Zambia prepares for emotional final
Preview of African Cup of Nations final between Zambia and Ivory Coast
An international final is a mere game of football, yet there is always a wider narrative.
The World Cup final of 2010, for example, was a fantastic tale because the Netherlands, the most legendary football nation never to win a World Cup, failed to do so again. And it was defeated by a country that had borrowed so many of the Dutch's Total Football principles, transferred through Johan Cruyff, through Barcelona. It was a cruel irony.
African football's tales are not always about football. Political unrest and even revolutions in Tunisia, Egypt, Libya, Morocco, Algeria and Sudan could have been the background of the African Cup of Nations final. But none of those countries will contest the final in Gabon on Sunday. Egypt didn't even qualify despite having won the past three tournaments.
The story here is not a football story, and it isn't a political one, either. It's a human story. Zambia is the surprise finalist, having beaten Ghana 1-0 on Wednesday in a tight semifinal. The most famous footballing tale involving Zambia is one of tragedy: On April 27, 1993, a plane carrying the Zambian national football team crashed and killed all 18 players on board, plus the coach and backroom staff. Those 18 players made up nearly the entire squad, which was widely regarded as the best the country had ever seen. Kalusha Bwalya, at that time the captain and star player, was not on the flight and is now the president of the country's football federation, and he deserves much of the credit for the team's progress to the final.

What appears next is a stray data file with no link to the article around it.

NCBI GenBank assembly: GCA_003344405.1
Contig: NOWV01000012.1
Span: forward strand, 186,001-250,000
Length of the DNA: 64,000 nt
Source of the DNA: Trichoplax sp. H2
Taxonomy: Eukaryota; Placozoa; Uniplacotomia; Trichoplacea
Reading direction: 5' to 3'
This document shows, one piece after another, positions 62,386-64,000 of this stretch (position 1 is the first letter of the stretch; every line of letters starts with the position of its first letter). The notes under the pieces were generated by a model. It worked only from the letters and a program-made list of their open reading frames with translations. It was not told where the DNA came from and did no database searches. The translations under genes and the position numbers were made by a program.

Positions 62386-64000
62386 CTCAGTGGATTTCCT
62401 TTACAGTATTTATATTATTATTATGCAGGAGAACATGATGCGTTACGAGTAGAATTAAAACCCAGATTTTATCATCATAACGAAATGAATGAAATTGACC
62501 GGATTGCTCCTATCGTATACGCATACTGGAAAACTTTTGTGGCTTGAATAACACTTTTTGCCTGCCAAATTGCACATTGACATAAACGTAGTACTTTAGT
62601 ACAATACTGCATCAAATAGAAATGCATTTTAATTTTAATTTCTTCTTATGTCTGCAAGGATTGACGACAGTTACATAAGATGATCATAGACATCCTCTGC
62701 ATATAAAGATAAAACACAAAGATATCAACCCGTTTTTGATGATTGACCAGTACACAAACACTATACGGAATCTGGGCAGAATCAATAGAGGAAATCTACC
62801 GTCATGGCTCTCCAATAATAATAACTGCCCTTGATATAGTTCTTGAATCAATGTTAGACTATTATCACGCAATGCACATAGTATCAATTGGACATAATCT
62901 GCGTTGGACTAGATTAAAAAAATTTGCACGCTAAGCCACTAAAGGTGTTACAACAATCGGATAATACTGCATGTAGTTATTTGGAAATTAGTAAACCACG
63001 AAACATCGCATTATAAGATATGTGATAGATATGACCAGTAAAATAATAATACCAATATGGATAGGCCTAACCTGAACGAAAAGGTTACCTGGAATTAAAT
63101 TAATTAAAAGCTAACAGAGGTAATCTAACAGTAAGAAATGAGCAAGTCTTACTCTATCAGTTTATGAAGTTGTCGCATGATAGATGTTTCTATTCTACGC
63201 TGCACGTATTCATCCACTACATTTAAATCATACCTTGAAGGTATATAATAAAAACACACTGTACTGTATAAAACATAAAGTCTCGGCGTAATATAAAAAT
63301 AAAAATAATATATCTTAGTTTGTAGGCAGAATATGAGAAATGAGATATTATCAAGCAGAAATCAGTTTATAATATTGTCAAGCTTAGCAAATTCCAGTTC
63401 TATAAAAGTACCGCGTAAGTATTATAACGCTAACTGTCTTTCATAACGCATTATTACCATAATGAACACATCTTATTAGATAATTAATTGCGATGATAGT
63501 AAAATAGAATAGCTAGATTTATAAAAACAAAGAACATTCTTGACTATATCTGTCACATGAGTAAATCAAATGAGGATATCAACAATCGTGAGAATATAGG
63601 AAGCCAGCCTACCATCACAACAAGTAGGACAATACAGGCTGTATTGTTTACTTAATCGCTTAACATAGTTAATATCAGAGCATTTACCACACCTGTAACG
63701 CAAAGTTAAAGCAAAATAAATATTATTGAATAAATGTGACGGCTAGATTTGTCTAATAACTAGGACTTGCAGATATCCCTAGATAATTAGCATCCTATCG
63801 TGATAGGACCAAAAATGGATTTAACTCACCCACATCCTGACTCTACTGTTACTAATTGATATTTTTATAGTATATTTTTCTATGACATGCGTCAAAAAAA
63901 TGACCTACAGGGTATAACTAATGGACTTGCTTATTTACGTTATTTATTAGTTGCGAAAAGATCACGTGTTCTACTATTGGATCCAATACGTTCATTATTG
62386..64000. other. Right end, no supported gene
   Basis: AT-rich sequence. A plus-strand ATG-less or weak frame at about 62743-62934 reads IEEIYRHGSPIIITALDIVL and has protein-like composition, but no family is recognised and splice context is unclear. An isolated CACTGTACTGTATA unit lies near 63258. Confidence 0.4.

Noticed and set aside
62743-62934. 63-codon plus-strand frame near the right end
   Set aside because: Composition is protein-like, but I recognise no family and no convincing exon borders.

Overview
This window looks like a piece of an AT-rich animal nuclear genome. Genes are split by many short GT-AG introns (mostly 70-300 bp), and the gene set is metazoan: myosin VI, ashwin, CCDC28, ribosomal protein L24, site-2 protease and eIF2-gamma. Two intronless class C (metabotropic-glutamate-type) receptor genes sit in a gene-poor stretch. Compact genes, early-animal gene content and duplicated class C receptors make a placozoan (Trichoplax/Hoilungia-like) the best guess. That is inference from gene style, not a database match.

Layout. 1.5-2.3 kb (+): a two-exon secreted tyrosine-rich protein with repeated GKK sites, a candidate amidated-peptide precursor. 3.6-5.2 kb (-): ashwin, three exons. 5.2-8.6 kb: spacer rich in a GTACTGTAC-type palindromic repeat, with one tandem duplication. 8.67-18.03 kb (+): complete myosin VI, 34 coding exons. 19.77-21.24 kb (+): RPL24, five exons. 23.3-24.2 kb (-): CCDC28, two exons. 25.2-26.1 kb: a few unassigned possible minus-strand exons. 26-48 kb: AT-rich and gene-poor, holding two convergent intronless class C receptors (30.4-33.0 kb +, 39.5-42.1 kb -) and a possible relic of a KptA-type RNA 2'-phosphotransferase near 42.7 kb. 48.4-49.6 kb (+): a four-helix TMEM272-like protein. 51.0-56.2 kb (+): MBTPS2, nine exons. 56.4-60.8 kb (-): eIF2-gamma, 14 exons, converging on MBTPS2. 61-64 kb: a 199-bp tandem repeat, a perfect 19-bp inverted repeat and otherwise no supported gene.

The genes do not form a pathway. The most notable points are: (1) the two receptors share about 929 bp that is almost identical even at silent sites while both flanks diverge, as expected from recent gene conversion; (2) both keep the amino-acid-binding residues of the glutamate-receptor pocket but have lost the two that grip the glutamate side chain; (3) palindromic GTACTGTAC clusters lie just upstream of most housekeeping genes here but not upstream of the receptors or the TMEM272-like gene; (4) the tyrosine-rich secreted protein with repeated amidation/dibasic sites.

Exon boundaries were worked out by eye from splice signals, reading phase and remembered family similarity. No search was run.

Engine problems, a faulty warning light and pilot fatigue were all blamed for the crash, as was the old airplane, which had prompted concerns before. The plane came down 500 meters from land, just minutes after taking off from Libreville. And, as fate would have it, of all the 60-odd African capitals, it is Libreville that will host Sunday's final.